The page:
Why Arrayish implements Cloneable?

John Rose john.r.rose at oracle.com
Wed Apr 27 20:06:17 UTC 2016


A2.0 entails splitting current types of the form <any T> T[] in into interfaces and implementations.
That is, in a future VM we will have polymorphic, generic interfaces (Arrayish, etc.) and built-in
linearly stored implementations of the same, what we are familiar with as "classic arrays".

We *could* deem that either or both of the marker interfaces Serializable and Cloneable on all T[]
are, in fact, implementation artifacts, limited to classic arrays, and not pushed into the generic APIs.

In fact, on second thought, we *should* do this for Cloneable, since it is not an API.  The generic
method <any T> clone()T[] is part of the array API, but it is not at all dependent on Cloneable.

What about Serializable?  Perhaps we can mandate (another way) that all Arrayish's will be
serializable, without putting in the marker interface.  But I think that's a losing battle.

It might in fact be the case that many (or even all?) array implementations would chose to
include both Cloneable and Serializable, but that's not necessarily true in all possible worlds.

— John

P.S. I was reading Smullyan on modal logic last night, hence the modal connective in that
last statement.

On Apr 27, 2016, at 7:45 AM, Brian Goetz <Brian.Goetz at Oracle.COM> wrote:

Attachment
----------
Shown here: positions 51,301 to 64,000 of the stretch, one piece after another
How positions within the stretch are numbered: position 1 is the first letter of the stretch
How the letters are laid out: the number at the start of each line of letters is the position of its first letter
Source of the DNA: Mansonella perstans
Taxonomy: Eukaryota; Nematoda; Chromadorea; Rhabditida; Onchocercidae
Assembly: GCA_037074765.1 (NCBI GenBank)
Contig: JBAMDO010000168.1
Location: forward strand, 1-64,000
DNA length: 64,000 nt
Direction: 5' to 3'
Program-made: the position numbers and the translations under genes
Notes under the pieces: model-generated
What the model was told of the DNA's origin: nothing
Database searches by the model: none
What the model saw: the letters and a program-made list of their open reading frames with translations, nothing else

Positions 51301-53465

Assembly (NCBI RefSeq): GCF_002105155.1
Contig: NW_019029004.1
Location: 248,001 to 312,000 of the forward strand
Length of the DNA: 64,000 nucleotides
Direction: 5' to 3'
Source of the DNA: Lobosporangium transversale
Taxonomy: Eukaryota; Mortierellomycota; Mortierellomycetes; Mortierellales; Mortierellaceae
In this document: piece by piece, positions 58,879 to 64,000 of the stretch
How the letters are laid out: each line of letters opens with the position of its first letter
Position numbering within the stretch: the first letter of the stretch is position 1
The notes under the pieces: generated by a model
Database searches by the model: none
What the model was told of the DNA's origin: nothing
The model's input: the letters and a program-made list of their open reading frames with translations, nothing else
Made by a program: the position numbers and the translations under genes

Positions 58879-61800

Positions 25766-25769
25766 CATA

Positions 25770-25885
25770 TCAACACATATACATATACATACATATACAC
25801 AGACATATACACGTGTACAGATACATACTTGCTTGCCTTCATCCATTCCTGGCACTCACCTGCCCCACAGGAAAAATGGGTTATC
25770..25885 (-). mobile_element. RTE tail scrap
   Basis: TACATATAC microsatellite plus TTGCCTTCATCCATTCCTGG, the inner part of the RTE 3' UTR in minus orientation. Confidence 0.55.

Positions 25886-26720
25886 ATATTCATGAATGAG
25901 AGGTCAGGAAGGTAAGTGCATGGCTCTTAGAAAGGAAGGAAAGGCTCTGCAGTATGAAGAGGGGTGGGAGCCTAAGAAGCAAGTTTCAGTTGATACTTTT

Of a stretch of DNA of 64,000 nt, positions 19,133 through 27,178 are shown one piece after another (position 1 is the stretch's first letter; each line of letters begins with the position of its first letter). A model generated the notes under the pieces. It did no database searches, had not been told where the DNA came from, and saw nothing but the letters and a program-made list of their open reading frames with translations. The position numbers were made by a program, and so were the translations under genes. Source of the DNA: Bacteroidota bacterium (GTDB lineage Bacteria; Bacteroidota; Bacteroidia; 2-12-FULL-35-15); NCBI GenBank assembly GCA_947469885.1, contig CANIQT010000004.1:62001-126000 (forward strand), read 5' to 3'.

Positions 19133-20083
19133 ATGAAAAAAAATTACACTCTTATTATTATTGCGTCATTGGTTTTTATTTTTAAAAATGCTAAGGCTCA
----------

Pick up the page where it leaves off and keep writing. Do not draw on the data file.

> 
> Currently, the array classes (int[].class, String[].class) are totally magical and spring into existence when referenced.  They all happen to have some common supertypes (Cloneable, Serializable).
> 
> This patch moves things forward incrementally (see John's talk on Arrays 2.0, http://medianetwork.oracle.com/video/player/1785452137001) by providing all arrays with a real supertype, Arrayish, which exposes element accessors.  This allows, for example, abstraction over array types (<T extends Arrayish>), as well as being a precursor to some other cool stuff.
> 
> On 4/27/2016 10:32 AM, Paul Benedict wrote:
>> Oh, okay ... so basically when you let the native "any" type be boxed, you're exposing the same functionality through an interface.
>> 
>> Cheers,
>> Paul
>> 
>> On Wed, Apr 27, 2016 at 9:25 AM, Brian Goetz <brian.goetz at oracle.com <mailto:brian.goetz at oracle.com>> wrote:
>> 
>>    Because array types (int[], String[]) *already* implement
>>    Cloneable and Serializable.
>> 
>> 
>> 
>> 
>> 
>>    On 4/27/2016 10:18 AM, Paul Benedict wrote:
>> 
>>        I only ask because Cloneable is typically looked at as a poor
>>        mechanism for
>>        duplicating objects. That's the sentiment, anyway, widely
>>        popularized by
>>        the Effective Java book.
>> 
>>        Cheers,
>>        Paul
>> 
>> 
>> 
> 



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